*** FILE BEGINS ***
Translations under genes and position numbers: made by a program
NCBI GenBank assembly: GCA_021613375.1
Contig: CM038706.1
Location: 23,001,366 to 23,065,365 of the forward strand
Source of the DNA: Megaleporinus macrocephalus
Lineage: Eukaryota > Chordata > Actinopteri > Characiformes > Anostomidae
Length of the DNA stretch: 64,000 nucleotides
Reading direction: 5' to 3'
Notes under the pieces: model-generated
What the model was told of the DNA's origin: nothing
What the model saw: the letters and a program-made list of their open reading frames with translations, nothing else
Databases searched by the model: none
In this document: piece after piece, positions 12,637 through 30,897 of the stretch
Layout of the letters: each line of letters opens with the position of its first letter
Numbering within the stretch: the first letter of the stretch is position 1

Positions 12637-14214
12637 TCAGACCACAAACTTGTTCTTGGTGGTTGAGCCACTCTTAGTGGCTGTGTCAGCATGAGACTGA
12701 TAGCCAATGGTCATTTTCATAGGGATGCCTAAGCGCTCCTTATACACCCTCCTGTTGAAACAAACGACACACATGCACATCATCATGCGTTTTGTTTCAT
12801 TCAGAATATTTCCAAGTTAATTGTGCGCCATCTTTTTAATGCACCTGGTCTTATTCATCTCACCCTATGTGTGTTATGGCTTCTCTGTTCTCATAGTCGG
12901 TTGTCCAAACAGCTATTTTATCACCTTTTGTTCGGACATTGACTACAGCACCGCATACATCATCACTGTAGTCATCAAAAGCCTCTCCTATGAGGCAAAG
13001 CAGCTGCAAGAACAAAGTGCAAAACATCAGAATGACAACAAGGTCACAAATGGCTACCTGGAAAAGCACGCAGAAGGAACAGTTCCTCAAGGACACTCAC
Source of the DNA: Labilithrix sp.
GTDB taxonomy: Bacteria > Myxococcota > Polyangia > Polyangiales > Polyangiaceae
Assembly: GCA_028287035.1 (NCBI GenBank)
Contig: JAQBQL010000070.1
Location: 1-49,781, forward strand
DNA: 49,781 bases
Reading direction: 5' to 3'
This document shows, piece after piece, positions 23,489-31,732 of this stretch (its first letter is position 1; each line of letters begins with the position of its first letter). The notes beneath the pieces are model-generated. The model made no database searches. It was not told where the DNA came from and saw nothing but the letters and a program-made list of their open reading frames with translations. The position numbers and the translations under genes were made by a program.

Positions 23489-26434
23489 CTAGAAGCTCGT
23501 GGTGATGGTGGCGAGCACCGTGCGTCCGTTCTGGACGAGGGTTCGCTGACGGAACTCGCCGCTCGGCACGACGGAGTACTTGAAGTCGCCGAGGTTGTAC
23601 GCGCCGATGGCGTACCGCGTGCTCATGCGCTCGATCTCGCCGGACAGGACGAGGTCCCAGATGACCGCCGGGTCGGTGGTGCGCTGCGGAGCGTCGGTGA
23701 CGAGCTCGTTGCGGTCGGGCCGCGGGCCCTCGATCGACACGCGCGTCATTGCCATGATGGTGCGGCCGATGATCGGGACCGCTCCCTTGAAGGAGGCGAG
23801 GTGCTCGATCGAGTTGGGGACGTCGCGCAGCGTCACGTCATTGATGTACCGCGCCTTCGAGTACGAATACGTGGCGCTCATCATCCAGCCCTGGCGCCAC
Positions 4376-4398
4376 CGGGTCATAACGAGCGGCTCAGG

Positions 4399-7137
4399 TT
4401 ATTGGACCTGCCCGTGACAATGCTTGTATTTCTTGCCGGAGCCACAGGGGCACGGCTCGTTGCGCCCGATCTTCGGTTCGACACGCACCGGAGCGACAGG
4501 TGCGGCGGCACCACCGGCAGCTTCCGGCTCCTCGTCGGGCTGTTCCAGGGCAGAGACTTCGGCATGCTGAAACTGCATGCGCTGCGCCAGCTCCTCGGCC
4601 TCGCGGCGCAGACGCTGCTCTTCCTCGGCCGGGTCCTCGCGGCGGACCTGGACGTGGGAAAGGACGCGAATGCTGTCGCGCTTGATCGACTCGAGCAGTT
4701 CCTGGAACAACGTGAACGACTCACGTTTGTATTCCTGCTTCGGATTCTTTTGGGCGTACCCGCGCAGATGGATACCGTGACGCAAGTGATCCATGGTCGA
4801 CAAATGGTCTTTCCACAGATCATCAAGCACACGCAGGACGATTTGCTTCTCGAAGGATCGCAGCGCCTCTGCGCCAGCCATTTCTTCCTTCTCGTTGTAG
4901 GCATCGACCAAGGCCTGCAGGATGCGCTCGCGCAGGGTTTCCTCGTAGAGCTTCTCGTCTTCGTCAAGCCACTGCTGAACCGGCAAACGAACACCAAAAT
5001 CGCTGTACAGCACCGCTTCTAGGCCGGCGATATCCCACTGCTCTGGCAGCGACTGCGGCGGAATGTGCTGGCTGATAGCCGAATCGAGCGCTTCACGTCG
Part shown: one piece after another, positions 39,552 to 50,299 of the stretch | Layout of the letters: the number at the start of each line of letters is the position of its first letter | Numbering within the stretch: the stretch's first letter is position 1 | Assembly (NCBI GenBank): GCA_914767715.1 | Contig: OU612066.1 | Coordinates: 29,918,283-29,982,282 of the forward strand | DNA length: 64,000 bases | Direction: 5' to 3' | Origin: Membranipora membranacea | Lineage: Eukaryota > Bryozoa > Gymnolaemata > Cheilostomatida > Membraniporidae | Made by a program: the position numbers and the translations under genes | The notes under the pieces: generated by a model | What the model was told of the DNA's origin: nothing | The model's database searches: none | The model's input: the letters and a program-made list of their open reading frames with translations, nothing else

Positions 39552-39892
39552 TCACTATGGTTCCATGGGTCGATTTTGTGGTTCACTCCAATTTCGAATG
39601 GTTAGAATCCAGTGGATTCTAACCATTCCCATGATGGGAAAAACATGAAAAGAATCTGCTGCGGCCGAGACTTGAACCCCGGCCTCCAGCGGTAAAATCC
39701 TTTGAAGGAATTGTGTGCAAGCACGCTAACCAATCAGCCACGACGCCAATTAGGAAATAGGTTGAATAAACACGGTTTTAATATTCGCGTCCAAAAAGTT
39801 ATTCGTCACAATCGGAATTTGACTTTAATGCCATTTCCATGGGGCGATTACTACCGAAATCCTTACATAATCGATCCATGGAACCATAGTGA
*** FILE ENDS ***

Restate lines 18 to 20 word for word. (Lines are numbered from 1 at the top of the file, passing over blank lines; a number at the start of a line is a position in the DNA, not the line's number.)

12701 TAGCCAATGGTCATTTTCATAGGGATGCCTAAGCGCTCCTTATACACCCTCCTGTTGAAACAAACGACACACATGCACATCATCATGCGTTTTGTTTCAT
12801 TCAGAATATTTCCAAGTTAATTGTGCGCCATCTTTTTAATGCACCTGGTCTTATTCATCTCACCCTATGTGTGTTATGGCTTCTCTGTTCTCATAGTCGG
12901 TTGTCCAAACAGCTATTTTATCACCTTTTGTTCGGACATTGACTACAGCACCGCATACATCATCACTGTAGTCATCAAAAGCCTCTCCTATGAGGCAAAG